I just finished an long day with kindergartners and firsts... we did many
of the things suggested here. We read "Swimmy", discussed sea
creatures and practiced saying their names (medusa, jellyfish, anemone...),
we swayed in the ocean waves like anemones, we tried moving as one
big fish with our bodies, we made a long line and moved like an eel -
imagining what it might be like to not be sure of what your tail was
doing; we talked about how the author might have made so many
little fish without painting each one individually.
We painted the ocean blue-green with big sponges and tinted
starch on our papers. We printed large seaweeds (styrofoam with
cut up doilies stamps) and candy-rocks (cut up car sponges); we
printed sea stars/anemones/jellyfish creatures with bath netting
sponges, and stamped red fish all over or in shapes or patterns
with eraser-carved fish... and some solid black eraser-carved
fish (Swimmy). And we had probably 15 or 20 minutes left in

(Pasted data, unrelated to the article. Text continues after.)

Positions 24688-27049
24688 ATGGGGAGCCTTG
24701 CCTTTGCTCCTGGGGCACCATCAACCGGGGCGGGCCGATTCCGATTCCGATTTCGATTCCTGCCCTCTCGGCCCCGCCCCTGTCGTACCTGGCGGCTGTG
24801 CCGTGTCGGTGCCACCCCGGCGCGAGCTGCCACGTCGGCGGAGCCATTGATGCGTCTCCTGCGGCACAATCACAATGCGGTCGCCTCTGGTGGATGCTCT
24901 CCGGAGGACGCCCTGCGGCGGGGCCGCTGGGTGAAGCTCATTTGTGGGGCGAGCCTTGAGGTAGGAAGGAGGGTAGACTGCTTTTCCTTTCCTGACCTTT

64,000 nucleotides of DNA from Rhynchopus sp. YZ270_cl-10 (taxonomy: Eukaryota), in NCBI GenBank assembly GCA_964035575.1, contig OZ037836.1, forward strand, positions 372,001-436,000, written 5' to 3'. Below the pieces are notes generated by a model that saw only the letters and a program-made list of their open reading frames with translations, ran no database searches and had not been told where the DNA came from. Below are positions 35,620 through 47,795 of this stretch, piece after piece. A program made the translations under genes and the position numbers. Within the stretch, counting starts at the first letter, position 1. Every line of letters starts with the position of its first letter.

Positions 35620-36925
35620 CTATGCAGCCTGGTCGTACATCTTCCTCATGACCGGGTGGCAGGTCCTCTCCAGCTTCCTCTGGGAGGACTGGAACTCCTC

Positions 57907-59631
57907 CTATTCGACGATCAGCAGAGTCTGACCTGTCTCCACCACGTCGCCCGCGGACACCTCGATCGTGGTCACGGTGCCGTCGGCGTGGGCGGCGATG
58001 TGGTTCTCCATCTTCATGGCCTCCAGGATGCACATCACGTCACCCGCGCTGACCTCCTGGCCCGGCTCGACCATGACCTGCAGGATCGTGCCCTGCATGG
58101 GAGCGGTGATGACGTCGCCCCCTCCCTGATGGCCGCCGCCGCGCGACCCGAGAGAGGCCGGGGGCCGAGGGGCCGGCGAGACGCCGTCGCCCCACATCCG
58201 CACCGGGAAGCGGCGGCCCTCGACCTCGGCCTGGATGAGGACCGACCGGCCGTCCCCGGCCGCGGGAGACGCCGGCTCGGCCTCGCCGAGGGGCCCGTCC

the hour (not counting clean-up time).
Some children made smaller ocean pictures using markers and
the stamps, some chose to play with blocks, etc.
All this was after I had spent countless hours over the weekend
purchasing sponges and bath netting and doilies, cutting and gluing,
carving 25 erasers for the stamps (this would be the second set -
the first one I cut out of foam but discovered that they were too hard to
stamp without smearing all over the place).
I still consider myself a beginning teacher (this is the beginning of
my 4th year, and I am part-time)... obviously I have much still to learn
about teaching, time management, etc.
I do appreciate everyone sharing how they run their classrooms,
engage their students, handle discipline, create curriculums,
and live to tell about it! Thank you!
----- Original Message -----
>I taught art to kindergarten at various times in my career for 45 and 55
>minutes. I loved it and never had a big problem filling up the time with